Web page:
Waldo is a ‘no code’ automated mobile testing service that anyone can use.

Waldo

Meet Waldo, a new product that wants to make mobile testing both faster and easier. The New York-based startup lets you record tests in your browser by interacting with your app like you’d normally do. Every time you compile a new build, Waldo runs the same tests you previously recorded on multiple software and hardware models to tell you if everything works fine.

If you’re an app developer, you currently have two possibilities. You can keep a bunch of smartphones and run your current build on these devices to see if there’s anything wrong, but it takes a ton of time. Or you can develop testing scripts that validate the core features of your app — but that requires additional development and creates a whole new set of headaches when you need to update your scripts.

“It’s always a bit weird that we can create incredible experiences when it comes to UX, but that the way we test those apps is outdated,” co-founder and CEO Amine Bellakrid told me.

Waldo wants to lower the barrier to entry and let smaller mobile development teams take advantage of automated functional and UI testing. It is part of a bigger trend of “no code” startups — no technical skills required.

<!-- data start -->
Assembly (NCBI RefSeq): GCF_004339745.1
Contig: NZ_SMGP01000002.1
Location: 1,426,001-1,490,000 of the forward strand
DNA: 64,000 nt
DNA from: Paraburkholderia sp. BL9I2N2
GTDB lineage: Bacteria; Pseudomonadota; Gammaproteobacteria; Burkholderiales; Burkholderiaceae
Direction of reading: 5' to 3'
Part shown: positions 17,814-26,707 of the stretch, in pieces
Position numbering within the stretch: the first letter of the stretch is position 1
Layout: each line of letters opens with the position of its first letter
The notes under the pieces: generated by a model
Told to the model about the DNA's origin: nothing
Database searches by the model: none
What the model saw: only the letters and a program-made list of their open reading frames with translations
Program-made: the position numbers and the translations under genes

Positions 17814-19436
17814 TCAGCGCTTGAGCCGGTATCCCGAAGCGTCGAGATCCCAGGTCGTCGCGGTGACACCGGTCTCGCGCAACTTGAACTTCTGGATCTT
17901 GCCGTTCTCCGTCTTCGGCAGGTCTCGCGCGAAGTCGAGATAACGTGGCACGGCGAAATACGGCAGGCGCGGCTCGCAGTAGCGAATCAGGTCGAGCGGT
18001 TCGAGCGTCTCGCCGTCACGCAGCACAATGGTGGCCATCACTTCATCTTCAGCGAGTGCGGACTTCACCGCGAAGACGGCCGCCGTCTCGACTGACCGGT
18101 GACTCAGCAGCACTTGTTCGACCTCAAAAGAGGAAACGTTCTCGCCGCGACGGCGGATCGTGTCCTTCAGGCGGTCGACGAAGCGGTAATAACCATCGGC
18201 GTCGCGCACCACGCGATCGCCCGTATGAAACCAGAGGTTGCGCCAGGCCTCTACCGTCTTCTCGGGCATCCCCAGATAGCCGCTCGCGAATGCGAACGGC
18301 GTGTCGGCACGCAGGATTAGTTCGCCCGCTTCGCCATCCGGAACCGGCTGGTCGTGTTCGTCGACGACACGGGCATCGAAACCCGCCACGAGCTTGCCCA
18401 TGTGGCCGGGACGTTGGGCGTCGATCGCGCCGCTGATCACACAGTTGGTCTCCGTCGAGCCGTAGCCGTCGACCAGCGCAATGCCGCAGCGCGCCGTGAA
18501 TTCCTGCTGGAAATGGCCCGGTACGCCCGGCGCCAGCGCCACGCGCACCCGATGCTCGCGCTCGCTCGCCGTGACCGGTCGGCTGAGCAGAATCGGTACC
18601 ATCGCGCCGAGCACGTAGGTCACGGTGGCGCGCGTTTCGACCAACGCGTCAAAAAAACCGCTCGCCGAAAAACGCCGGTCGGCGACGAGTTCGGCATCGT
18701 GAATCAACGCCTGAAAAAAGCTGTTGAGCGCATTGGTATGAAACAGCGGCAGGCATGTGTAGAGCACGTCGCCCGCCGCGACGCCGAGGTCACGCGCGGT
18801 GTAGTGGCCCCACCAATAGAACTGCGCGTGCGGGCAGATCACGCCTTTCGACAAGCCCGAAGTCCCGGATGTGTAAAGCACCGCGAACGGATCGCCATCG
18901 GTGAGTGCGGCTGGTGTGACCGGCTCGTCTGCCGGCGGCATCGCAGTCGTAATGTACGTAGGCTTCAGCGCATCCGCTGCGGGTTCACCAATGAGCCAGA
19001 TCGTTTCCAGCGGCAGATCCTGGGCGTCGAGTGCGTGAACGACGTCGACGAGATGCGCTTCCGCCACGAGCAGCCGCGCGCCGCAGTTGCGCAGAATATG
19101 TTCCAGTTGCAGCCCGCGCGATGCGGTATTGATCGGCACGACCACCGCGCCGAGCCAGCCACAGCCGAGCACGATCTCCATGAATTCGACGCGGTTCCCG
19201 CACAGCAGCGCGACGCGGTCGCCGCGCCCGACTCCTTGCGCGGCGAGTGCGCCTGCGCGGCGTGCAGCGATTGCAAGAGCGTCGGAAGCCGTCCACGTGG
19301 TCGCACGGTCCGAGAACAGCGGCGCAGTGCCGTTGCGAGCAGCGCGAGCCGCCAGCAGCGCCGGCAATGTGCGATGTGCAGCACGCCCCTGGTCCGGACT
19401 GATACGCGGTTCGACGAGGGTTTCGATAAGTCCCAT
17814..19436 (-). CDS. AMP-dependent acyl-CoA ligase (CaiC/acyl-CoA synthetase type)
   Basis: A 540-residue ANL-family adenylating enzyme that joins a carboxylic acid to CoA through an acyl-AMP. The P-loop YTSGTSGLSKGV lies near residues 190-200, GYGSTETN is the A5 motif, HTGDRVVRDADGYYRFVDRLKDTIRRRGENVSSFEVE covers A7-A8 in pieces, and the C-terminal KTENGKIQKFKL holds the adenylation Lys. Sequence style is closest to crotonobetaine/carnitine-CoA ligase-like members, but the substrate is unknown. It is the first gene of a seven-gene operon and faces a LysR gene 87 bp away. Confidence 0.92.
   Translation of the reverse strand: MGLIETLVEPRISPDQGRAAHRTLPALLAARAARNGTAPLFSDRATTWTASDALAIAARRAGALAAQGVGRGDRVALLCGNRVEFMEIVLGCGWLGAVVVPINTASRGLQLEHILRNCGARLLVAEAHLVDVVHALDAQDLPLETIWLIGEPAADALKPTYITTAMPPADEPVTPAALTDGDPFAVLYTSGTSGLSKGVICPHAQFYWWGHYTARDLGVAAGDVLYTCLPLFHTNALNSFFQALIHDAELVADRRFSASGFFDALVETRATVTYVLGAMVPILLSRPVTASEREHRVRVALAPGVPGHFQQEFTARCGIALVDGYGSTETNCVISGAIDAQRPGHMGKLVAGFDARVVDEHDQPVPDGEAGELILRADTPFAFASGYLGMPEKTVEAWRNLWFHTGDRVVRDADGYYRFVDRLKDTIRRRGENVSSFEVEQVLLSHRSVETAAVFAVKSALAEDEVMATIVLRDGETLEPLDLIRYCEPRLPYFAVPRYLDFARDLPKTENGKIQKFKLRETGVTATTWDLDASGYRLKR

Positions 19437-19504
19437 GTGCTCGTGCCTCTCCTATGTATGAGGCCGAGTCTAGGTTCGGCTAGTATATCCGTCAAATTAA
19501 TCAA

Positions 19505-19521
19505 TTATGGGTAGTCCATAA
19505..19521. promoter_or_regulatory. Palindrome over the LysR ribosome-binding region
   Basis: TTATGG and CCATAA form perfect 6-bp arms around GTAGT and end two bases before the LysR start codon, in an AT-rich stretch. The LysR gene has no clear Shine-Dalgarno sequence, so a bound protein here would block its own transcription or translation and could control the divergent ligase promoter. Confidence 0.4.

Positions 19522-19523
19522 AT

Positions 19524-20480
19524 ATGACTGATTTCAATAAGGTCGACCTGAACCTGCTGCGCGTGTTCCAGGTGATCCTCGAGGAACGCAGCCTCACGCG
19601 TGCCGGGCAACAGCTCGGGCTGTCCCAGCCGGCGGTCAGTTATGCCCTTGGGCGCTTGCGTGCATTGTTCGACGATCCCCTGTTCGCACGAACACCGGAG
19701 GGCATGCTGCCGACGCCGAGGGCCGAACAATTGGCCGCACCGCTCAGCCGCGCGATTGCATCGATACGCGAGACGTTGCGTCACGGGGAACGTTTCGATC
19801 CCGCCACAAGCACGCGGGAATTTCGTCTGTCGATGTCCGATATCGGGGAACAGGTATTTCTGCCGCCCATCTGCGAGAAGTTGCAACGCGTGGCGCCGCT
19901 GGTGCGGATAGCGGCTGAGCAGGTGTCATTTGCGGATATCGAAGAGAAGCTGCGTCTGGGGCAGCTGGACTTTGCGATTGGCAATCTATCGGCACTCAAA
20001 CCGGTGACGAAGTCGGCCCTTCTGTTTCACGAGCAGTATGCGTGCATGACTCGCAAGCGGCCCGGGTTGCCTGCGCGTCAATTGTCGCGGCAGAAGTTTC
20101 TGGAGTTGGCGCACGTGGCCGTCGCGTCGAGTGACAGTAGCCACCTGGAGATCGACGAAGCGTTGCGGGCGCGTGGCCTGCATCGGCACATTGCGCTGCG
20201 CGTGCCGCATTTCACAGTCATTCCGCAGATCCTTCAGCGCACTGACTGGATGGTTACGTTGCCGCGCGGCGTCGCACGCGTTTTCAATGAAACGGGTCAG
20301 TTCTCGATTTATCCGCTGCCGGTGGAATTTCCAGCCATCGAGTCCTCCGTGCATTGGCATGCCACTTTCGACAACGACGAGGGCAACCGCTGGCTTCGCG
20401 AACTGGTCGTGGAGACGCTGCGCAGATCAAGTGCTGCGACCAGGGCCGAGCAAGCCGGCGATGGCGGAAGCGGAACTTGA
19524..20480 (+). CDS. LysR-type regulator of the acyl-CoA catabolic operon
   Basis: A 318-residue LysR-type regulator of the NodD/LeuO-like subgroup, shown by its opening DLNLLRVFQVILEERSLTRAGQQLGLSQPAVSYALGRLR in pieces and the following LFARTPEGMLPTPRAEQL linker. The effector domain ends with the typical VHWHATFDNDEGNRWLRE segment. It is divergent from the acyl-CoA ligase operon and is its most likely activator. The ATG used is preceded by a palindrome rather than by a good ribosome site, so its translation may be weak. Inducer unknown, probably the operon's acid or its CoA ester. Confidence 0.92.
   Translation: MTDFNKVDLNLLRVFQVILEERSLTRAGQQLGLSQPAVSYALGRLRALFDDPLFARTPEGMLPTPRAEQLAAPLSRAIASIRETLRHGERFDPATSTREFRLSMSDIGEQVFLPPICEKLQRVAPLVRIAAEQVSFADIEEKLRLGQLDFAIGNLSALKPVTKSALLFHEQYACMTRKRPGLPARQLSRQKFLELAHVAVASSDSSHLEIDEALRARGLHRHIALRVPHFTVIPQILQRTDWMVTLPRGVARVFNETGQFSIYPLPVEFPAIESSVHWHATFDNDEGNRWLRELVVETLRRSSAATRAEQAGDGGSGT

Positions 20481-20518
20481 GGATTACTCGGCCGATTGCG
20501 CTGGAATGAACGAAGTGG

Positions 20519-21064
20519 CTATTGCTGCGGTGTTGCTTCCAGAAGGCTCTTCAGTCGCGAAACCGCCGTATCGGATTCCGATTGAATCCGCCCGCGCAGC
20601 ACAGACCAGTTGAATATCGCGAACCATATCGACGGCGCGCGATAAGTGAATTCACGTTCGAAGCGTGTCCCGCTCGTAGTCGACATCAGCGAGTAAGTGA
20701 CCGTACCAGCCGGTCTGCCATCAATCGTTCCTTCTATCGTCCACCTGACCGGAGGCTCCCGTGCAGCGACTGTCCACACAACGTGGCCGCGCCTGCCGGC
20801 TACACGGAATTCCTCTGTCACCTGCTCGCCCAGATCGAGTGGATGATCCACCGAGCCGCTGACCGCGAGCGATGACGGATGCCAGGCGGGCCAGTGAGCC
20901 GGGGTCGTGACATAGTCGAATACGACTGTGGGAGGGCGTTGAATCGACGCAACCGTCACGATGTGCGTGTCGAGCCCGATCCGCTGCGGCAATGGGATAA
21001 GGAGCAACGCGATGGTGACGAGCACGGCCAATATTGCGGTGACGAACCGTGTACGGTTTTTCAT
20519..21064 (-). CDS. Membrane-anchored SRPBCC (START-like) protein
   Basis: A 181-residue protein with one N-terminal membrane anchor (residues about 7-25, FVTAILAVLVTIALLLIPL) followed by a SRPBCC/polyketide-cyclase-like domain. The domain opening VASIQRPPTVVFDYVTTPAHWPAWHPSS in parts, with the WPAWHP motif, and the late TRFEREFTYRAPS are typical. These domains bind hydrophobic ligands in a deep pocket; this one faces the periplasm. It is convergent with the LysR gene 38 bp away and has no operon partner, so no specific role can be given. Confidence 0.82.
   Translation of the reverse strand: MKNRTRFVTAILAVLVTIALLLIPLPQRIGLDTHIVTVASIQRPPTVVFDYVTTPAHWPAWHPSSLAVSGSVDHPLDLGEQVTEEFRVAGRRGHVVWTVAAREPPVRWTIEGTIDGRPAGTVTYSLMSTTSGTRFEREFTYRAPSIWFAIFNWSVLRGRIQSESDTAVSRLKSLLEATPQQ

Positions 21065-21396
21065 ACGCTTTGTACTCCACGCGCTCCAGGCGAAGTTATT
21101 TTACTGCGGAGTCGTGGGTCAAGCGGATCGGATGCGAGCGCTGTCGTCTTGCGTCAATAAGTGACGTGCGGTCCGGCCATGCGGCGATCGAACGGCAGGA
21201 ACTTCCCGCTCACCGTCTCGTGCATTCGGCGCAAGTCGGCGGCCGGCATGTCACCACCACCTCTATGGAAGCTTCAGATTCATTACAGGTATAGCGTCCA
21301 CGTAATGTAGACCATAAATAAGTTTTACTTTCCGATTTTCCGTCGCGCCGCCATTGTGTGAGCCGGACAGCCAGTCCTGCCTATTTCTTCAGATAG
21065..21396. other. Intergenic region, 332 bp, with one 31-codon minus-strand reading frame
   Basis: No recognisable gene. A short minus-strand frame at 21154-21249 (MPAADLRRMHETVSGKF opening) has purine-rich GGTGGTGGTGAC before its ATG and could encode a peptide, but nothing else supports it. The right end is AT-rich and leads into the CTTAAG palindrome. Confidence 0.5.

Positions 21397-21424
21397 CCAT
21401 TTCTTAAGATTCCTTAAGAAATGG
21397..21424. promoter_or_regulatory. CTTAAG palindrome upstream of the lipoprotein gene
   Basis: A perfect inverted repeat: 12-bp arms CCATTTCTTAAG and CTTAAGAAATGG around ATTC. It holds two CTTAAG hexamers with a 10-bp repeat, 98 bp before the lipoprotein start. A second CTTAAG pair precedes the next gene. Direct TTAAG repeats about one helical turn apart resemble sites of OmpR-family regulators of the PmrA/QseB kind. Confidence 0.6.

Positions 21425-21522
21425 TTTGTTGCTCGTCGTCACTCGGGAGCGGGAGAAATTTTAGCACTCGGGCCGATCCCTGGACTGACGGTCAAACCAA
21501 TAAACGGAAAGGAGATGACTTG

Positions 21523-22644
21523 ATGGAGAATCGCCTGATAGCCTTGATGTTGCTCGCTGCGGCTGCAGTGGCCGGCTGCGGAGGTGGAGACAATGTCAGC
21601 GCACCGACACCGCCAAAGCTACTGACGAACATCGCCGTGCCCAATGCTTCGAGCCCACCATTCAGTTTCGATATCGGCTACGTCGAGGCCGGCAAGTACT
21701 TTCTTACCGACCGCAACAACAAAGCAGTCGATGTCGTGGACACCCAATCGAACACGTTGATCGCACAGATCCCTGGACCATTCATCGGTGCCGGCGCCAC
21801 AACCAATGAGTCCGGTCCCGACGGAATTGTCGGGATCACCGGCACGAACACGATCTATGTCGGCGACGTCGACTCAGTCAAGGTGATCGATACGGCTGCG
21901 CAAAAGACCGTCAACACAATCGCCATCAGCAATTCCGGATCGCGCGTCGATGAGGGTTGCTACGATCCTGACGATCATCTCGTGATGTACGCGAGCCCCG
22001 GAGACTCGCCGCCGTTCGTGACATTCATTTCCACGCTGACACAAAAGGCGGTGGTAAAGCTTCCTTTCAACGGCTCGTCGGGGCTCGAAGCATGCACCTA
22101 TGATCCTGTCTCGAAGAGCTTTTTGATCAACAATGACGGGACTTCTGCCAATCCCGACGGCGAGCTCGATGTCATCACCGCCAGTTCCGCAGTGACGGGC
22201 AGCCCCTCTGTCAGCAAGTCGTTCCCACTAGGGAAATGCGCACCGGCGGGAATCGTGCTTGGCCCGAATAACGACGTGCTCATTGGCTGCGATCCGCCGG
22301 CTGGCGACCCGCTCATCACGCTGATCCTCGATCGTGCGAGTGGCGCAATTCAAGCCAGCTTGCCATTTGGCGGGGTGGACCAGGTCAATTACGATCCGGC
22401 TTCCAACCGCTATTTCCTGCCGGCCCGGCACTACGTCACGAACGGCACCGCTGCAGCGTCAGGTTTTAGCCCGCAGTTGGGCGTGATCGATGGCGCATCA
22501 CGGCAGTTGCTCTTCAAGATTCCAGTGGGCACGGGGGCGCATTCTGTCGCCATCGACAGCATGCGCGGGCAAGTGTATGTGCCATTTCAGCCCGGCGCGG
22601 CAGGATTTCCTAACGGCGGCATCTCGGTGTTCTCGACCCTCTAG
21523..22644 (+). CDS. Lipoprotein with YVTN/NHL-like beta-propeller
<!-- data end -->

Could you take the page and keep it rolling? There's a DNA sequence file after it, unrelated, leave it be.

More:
The company raised a $6.5 million round led by First Round Capital (with Josh Kopelman), with existing investor Matrix Partners and business angels also participating.

Creating tests on Waldo is pretty straightforward. The product runs your app directly (.app / .ipa / .apk), which means you don’t have to create a special version of your app to take advantage of the platform.

After uploading your app, you see your app running in your browser window. Waldo records every screen and every action you take. For instance, you can record the signup flow or a feature that lets you upload content.

When you’re done recording your tests, Waldo keeps them for future versions. Every time you have a new build of your mobile app, Waldo runs the same tests on that new version. In addition to that, Waldo can run those tests on other devices with different screen sizes, older versions of mobile operating systems and in different languages.

If a test fails, users get notified and can browse the replay of the test. You can see exactly what went wrong to spot the problematic step more easily.

The idea is that you set up Waldo once and let it run in the background. It integrates with popular continuous integration (CI) tools, such as Fastlane, Bitrise and CircleCI. You can receive alerts in Slack or see the status of your test results in GitHub directly.

“We have customers that run 500 tests at once every week or we have customers that run 10 to 15 tests multiple times a day,” Bellakrid said.

Waldo is launching a free plan today to kick the tires, and you can then pay a subscription to run more tests. Some companies have started using Waldo already, such as AllTrails, Jumprope, KeepSafe and Elevate. Right now, Waldo only works with iOS apps, but the team is already working on adding Android support in the future.

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